This protocol is used by cisco to measure latency and jitter between two devices. It is Cisco proprietary protocol, and not all aspects are yet fully reverse engineered. NB! Most of this is some level of guesswork based on Cisco SLA RFC draft and some trial runs when testing things out.
- UDP: Uses 1967/udp for control traffic
A 52 byte long control package is sent to port 1967/udp which initiates the IP SLA session for jitter and latency measure for udp port 4243 on destination 188.8.131.52.
Header = 01:0f:00:34:00:00:00:00:00 Measure = 04:00:10:00:00:00:00:d5:9d:5b:eb:10:93:14:50:00 Unknown data = 01:00:1c:00:00:00:00:00:00:00:00:00:00:00:00:00:00:00:00:00:00:00:00:00:00:00:00
This can be dissected into following fields:
|0-7||Version (will be 1)|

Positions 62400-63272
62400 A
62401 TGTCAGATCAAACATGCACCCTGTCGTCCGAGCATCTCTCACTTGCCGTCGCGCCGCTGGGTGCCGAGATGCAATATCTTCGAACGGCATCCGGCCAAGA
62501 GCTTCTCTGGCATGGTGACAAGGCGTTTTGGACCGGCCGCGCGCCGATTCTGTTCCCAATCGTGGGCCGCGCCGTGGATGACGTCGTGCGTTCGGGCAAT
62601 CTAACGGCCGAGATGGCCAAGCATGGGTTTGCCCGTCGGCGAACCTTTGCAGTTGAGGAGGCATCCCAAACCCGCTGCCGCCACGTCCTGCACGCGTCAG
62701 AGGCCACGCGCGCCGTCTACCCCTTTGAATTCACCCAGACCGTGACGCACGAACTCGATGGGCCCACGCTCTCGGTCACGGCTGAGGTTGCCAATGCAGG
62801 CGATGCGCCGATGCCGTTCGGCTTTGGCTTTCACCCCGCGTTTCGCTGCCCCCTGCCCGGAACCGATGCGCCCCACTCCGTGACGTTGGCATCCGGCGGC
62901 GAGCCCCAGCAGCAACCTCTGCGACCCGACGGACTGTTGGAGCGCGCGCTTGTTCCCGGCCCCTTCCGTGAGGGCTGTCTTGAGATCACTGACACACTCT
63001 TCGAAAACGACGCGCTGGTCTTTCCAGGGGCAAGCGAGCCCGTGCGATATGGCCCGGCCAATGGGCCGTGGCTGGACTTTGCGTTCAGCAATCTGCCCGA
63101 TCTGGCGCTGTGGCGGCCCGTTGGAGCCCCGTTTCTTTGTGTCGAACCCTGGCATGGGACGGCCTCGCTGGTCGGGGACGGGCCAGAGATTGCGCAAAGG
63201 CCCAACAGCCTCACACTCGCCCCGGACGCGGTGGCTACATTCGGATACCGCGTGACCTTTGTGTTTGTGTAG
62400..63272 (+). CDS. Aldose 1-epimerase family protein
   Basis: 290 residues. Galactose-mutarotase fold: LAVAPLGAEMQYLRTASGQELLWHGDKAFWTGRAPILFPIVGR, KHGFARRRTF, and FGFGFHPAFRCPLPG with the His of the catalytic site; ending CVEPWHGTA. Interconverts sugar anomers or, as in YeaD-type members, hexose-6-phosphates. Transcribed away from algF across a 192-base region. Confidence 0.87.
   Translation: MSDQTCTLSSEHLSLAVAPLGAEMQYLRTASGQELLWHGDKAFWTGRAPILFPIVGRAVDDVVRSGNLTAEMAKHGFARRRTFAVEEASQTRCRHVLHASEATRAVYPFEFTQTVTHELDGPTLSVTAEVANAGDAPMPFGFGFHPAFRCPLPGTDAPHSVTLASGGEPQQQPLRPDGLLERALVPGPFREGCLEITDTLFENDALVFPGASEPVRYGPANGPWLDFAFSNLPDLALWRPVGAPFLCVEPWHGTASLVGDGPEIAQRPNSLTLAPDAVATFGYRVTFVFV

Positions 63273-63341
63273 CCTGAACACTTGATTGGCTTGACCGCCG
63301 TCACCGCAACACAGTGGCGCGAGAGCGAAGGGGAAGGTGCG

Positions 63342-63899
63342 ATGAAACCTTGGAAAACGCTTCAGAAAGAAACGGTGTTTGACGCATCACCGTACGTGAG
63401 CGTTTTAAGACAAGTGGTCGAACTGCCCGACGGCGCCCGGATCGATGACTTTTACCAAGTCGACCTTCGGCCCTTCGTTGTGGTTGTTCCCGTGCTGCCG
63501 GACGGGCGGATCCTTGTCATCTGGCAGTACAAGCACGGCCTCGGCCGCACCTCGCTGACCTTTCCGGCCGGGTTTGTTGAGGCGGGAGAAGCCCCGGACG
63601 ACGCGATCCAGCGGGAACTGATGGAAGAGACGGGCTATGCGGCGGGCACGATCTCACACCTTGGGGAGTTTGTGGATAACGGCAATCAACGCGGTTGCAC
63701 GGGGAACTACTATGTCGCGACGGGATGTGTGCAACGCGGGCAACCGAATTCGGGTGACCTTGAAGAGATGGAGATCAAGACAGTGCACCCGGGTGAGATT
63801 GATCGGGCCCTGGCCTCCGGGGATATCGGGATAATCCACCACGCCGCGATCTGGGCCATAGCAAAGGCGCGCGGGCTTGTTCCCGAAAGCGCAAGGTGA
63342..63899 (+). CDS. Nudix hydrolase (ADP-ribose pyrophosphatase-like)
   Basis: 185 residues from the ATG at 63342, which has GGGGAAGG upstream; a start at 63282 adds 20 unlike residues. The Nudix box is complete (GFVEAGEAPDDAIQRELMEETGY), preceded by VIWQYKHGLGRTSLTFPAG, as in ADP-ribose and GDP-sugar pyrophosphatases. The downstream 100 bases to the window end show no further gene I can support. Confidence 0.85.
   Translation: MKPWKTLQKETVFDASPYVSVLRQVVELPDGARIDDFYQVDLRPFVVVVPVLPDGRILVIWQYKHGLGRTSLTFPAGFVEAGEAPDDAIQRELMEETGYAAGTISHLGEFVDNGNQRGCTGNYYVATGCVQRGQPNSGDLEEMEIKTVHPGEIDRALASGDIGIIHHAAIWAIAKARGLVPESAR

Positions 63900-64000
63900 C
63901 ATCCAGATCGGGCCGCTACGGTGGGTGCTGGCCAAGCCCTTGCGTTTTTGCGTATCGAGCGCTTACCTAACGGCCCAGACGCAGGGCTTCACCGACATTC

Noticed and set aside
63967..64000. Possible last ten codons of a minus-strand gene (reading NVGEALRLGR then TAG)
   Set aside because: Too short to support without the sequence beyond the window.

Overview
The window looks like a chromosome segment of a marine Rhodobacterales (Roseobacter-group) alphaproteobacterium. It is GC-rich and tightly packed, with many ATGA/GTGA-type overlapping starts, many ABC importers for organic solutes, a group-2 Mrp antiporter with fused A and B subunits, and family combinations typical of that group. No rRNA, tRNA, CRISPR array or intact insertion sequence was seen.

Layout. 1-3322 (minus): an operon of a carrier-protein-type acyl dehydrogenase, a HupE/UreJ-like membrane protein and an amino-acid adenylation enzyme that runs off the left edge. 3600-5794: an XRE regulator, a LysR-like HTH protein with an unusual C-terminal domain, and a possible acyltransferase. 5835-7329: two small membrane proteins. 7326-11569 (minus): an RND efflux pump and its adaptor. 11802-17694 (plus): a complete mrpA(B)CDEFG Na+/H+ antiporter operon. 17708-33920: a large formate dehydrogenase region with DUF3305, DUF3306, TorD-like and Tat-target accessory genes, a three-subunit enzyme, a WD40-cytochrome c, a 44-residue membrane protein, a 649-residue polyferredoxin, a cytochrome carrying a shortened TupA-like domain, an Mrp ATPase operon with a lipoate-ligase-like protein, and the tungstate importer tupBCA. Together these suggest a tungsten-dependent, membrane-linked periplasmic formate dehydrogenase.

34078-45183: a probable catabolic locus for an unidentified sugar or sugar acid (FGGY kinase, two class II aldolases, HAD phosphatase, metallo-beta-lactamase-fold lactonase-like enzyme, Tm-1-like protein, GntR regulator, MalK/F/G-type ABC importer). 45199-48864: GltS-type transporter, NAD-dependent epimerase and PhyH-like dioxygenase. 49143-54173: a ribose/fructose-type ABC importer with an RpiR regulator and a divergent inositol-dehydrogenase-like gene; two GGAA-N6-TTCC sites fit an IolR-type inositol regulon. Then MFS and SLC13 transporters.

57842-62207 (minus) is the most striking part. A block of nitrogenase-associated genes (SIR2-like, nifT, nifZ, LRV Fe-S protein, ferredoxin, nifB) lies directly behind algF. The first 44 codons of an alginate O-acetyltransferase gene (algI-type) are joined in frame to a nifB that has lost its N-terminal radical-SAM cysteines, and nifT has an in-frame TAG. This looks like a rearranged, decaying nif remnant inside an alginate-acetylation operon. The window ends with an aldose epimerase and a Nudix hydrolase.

|24-55||Total length of message|
After this you get some variable data. In the example packet, we receive measure request. Offsets relative to header.
|40-71||Target IPv4 address|
At the moment it would seem that, depending on something, you send either the received message back, as is, or you send 010f00080000000000000000 back to the other station. It is unclear when to do which.
For message type 4, there are two kinds of measures. Either millisecond or microsecond resolution measurement. The microsecond packet is yet to be analysed, but millisecond message format is as of follows:
|16-31||Flags (we have observed values 00 02, 00 04, 00 06, 00 0d)|
|32-63||4 byte value, milliseconds from midnight, UTC. Sender sets this|
|64-95||4 byte value, milliseconds from midnight, UTC. Responder sets this|
|96-111||Sender sequence number|
|112-127||Responder sequence number (copied from sender)|
There is currently no dissector for this protocol.
Example of millisecond resolution jitter measure between two stations:
Imported from https://wiki.wireshark.org/Cisco-IPSLA on 2020-08-11 23:12:16 UTC